Professor Kenyon’s work is ­creating a wave of excitement among drug companies who’ve been researching molecules that will damp down the Grim Reaper and boost Sweet ­Sixteen, giving us the benefits of very low-calorie diets without the ­penalties. So far, none is very near being approved.

One way to reduce insulin levels is to exercise, which makes you more sensitive to it, which in turn means you need less of it. It also gives another health benefit in a surprising way. Exercise actually increases the level of damaging free radicals which stimulates the body to produce more protective anti-oxidants.

So should we all be trying to cut back on carbs to reduce our insulin levels?

It is a suggestion that flies in the face of 30 years of health advice to have a lower fat intake and eat plenty of long-lasting complex carbo­hydrates to keep the body supplied with energy.

There is no denying the extra­ordinary breakthrough Kenyon’s work represents and she ‘deserves the Nobel Prize for her findings about ageing’, says David Gems, deputy director of the Institute for Healthy Ageing at University ­College, London.

However he isn’t convinced we know enough for us all to start eating a low-carb diet.

‘The exact role of insulin in health and ageing is a promising and fascinating area,’ he says. ‘But I’m not sure the evidence for the benefit of cutting carbohydrates and keeping insulin levels down is strong enough yet.’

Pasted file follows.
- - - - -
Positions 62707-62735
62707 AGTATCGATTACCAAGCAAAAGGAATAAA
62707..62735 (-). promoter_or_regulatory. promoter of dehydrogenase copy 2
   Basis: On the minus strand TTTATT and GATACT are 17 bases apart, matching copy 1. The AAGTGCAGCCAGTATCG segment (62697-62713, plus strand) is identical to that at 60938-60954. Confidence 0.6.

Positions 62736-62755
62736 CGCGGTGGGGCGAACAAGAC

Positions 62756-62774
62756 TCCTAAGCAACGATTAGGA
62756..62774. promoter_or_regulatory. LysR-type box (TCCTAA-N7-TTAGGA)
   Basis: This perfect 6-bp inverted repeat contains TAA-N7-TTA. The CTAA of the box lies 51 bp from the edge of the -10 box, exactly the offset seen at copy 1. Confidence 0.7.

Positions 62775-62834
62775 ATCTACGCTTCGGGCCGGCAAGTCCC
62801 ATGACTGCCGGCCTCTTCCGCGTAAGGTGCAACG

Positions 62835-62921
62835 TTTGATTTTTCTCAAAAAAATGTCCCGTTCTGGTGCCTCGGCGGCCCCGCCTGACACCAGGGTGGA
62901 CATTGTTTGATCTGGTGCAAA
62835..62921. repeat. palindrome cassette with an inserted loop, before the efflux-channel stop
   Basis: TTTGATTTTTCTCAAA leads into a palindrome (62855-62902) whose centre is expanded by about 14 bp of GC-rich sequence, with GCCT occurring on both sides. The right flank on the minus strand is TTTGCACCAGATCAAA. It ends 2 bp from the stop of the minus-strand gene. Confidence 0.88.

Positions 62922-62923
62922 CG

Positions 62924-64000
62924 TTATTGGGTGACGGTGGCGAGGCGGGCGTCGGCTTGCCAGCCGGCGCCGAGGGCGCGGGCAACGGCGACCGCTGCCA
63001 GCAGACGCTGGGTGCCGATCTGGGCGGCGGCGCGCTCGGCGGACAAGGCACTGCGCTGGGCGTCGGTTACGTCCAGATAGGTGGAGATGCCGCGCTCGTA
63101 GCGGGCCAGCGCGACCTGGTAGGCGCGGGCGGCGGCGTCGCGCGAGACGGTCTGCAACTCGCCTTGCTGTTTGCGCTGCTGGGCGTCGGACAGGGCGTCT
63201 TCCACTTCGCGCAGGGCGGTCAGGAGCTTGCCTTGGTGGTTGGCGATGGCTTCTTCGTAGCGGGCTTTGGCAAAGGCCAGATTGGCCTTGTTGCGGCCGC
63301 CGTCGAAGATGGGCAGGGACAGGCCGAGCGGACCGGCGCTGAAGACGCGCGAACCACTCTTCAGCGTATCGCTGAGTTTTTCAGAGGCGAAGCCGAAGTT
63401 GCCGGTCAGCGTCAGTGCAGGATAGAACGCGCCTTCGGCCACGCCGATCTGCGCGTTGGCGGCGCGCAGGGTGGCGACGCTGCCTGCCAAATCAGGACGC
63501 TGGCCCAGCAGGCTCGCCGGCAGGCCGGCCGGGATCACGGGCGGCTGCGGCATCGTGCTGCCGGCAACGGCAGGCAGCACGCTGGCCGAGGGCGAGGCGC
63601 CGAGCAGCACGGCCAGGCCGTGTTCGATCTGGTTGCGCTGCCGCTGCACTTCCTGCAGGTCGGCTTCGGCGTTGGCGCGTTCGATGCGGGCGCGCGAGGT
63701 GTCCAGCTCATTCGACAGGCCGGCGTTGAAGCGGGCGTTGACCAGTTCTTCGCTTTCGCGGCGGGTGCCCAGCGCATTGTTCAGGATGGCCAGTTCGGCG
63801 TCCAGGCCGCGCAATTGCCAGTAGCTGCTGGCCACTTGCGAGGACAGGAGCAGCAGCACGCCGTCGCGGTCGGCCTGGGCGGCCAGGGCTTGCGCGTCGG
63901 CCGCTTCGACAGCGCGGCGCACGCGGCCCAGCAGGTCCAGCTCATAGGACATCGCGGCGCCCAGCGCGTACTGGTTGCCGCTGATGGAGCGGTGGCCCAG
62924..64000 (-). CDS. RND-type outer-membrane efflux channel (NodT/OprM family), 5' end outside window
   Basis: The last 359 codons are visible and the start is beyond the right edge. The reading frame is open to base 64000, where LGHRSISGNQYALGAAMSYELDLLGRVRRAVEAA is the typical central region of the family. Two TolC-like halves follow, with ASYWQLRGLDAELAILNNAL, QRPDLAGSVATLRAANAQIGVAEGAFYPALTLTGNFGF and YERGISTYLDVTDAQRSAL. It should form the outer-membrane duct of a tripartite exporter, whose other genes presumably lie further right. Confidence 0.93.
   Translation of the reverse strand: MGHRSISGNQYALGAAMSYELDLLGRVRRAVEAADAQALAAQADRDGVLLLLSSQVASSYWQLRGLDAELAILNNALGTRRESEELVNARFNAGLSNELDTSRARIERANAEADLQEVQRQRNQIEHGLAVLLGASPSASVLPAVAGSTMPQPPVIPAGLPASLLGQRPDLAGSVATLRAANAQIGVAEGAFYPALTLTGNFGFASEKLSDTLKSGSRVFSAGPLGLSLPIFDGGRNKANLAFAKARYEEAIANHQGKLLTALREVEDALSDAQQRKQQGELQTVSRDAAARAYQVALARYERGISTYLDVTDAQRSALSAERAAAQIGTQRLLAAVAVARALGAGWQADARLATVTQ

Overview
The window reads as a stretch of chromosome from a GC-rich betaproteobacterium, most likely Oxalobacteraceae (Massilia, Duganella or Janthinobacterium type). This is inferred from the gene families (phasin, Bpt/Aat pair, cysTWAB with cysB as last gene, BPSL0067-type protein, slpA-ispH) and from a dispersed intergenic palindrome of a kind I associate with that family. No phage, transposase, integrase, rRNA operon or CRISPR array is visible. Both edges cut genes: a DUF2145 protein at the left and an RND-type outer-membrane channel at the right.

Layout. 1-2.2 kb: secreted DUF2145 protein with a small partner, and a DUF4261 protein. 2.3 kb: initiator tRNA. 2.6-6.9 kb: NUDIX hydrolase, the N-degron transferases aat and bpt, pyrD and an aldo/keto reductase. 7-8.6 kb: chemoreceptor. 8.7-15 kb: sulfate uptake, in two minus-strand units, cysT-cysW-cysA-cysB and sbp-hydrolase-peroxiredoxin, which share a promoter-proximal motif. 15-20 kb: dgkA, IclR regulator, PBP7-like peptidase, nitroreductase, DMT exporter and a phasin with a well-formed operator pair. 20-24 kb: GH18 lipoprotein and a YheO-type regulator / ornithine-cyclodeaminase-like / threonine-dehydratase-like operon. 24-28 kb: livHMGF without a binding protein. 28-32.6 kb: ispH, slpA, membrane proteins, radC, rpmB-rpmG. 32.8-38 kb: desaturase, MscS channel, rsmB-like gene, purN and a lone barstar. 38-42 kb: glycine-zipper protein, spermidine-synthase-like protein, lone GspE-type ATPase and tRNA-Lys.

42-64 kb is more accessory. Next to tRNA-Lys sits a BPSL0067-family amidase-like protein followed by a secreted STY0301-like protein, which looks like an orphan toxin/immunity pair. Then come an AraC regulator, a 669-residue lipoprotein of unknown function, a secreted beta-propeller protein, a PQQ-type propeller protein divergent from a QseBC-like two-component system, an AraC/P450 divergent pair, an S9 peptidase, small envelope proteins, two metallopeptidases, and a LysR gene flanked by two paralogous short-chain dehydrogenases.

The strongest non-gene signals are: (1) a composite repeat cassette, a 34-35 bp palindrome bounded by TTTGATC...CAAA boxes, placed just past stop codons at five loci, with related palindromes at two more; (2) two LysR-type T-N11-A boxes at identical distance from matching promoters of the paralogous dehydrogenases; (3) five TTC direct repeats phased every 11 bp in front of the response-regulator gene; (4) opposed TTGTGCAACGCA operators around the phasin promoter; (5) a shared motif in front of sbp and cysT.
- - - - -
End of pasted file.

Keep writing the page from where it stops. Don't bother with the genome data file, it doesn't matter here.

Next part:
But Professor Kenyon herself doesn’t need convincing.

‘Carbo­hydrates, and especially refined ones like sugar, make you produce lots of extra insulin. I’ve been keeping my intake really low ever since I discovered this.

‘I’ve cut out all starch such as potatoes, noodles, rice, bread and pasta. Instead I have salads, but no sweet dressing, lots of olive oil and nuts, tons of green vegetables along with cheese, chicken and eggs.

‘I’ll have a hamburger without a bun and fish without batter or chips. I eat some fruit every day, but not too much and almost no processed food. I stay away from sweets, except 80 per cent chocolate.’

She is adamant it will be well worthwhile. ‘You could have two completely different careers if you could stay healthy to 90,’ she says. ‘How fascinating that would be.’

Professor Kenyon will talk about her work today on BBC World Service at 10.30am and 10pm.

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Comments (82)

Here’s what readers have had to say so far. Why not add your thoughts below, or debate this issue live on our message boards.